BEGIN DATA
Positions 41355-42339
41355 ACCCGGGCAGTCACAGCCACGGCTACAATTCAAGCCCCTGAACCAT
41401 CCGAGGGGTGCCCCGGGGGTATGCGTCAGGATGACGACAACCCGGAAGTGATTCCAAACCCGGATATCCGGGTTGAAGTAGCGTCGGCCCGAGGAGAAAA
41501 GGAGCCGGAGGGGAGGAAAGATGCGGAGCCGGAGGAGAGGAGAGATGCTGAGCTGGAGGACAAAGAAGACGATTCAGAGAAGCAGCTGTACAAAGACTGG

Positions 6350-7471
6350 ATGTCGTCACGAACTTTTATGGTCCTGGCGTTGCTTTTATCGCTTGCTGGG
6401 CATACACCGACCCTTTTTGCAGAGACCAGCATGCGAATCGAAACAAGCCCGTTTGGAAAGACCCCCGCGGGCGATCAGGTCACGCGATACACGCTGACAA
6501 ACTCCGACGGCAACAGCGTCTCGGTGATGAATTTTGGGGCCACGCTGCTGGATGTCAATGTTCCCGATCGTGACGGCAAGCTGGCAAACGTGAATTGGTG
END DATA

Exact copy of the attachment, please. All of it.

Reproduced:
Positions 41355-42339
41355 ACCCGGGCAGTCACAGCCACGGCTACAATTCAAGCCCCTGAACCAT
41401 CCGAGGGGTGCCCCGGGGGTATGCGTCAGGATGACGACAACCCGGAAGTGATTCCAAACCCGGATATCCGGGTTGAAGTAGCGTCGGCCCGAGGAGAAAA
41501 GGAGCCGGAGGGGAGGAAAGATGCGGAGCCGGAGGAGAGGAGAGATGCTGAGCTGGAGGACAAAGAAGACGATTCAGAGAAGCAGCTGTACAAAGACTGG

Positions 6350-7471
6350 ATGTCGTCACGAACTTTTATGGTCCTGGCGTTGCTTTTATCGCTTGCTGGG
6401 CATACACCGACCCTTTTTGCAGAGACCAGCATGCGAATCGAAACAAGCCCGTTTGGAAAGACCCCCGCGGGCGATCAGGTCACGCGATACACGCTGACAA
6501 ACTCCGACGGCAACAGCGTCTCGGTGATGAATTTTGGGGCCACGCTGCTGGATGTCAATGTTCCCGATCGTGACGGCAAGCTGGCAAACGTGAATTGGTG